An Evaluation Framework to Assess E-government Systems

An Evaluation Framework to Assess E-government Systems

Jaffar Alalwan, Manoj A. Thomas
Copyright: © 2013 |Pages: 17
DOI: 10.4018/978-1-4666-3640-8.ch009
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Evaluating e-government systems is a difficult task involving multi-faceted perspectives. Although a review of the literature discovers several e-government evaluation frameworks, numerous shortcomings still exist. The objective of this chapter is to propose a formative and holistic framework to remedy the current research gaps. The formative position of the evaluation framework ensures the evaluation objective achievement, and the holistic approach ensures completeness and continuity of the evaluation process. The framework can be used as a template for researchers and practitioners to assess e-government projects. The authors demonstrate the applicability and practicability of the framework by applying it to the Korean Government-for-Citizen (G4C) project.
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Many countries adopt e-government systems in order to establish government reforms and raise efficiency of government transactions. In developing and developed countries, investment in e-government systems is estimated to be greater than 1% of the gross domestic products (Petricek et al., 2006). However, current empirical validation is not enough to determine the effects of e-government systems on governmental performance (Lim and Tang, 2008). Research shows that evaluation of information systems (IS) in general is a difficult undertaking (Jones and Hughes, 2001; Serafeimidis and Smithson, 2000). In addition, the evaluation process has to address multiple perspectives that complicate enumerating the benefits of the IS (Symons and Walsham, 1988). Evaluation of an e-government system is no exception since determining the benefits of an e-government system is complicated and multi-faceted involving myriad perspectives (i.e. social, technical, political) (Beynon-Davies, 2005; Liu et al., 2004; Khalifa et al., 2004). Evaluation also entails the exploration of the diverse needs of the different citizen groups (e.g., students, lawyers, architects) (Jansen, 2005).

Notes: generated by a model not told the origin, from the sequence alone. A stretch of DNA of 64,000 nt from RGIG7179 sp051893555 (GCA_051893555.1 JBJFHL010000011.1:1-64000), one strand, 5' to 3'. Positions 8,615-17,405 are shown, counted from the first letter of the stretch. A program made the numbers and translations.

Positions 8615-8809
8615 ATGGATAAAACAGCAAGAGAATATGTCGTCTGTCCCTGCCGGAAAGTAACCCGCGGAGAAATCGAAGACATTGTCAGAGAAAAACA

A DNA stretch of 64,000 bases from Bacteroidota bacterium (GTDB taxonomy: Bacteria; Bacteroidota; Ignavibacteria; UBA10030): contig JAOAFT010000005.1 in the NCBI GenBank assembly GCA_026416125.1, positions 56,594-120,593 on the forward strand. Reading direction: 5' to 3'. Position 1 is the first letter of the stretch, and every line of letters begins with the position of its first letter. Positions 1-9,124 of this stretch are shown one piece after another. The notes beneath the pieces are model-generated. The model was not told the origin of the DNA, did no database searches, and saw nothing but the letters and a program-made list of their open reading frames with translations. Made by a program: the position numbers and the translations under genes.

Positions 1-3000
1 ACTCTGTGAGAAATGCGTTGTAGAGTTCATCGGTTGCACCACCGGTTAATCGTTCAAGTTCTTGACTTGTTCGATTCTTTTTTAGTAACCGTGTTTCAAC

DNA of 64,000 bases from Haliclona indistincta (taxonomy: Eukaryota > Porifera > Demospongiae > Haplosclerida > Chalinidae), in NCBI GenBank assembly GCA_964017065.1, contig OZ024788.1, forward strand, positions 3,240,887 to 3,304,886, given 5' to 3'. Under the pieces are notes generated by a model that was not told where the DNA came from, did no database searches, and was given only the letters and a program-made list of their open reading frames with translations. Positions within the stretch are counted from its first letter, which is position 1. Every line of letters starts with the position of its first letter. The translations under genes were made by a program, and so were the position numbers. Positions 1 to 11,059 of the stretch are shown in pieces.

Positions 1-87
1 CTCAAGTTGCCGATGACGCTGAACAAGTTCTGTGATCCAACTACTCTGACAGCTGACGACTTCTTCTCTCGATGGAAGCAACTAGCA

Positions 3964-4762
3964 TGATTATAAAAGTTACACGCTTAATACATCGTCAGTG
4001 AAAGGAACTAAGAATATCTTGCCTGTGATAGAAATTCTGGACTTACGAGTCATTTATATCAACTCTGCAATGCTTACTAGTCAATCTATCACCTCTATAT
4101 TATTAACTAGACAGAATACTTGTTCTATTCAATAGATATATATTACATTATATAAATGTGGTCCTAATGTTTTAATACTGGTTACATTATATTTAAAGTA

Farbey et al. (1993) claim that IS evaluation is a critical factor to IS success and the choice of an IS evaluation approach should reflect the right organizational context. Funilkul et al. (2006) defined the evaluation framework for e-Government services as “the comprehensive guidance for a government organization which can be used to develop the quality and efficiency of the objectives and strategies of its services and for conforming to citizens’ requirements”. Furthermore, there are many approaches that are designed to evaluate e-government. While some approaches are called “hard” approaches (e.g., return on investment, payback period, etc.) others may be postulated as “soft” (e.g., satisfaction of employees and citizen, degree of customization). Hard approaches address tangible benefits and risks while soft approaches are proposed to assess intangible benefits and risks. Evaluating e-government systems (and IS, in general) based on hard approaches that depend on tangible measures is the more commonly adopted evaluation basis in many countries. Hard approaches are not without drawbacks. Some of these drawbacks are - the limited view of stakeholders, the complete dependence on accounting and financial instruments (Farbey et al., 1995), the ignorance of human and organizational aspects of the users (Serafeimidis and Smithson, 2000), and the failure to include the intangible benefits and costs associated with its use (Hochstrasser, 1992).

There is no IS evaluation approach that is suitable for every firm (Khalifa et al., 2004). Furthermore, evaluation approaches that combine both hard and soft facets are limited (Orange et al., 2006). Borrowing from the body of IS literature may be pragmatic, but challenging, as IS researchers still debate actively about the approach most suitable for IS domain (Alshawy and Alalwany, 2009). Many studies acknowledge that evaluation of e-government is an important research area that needs more investigation (Fountain, 2003; Jones et al., 2006; Remenyi et al., 2000). A holistic evaluation approach is necessary to determine the needs of citizens and businesses, and to help government and private firms measure the return on investment of e-government (Sakowicz, 2006).

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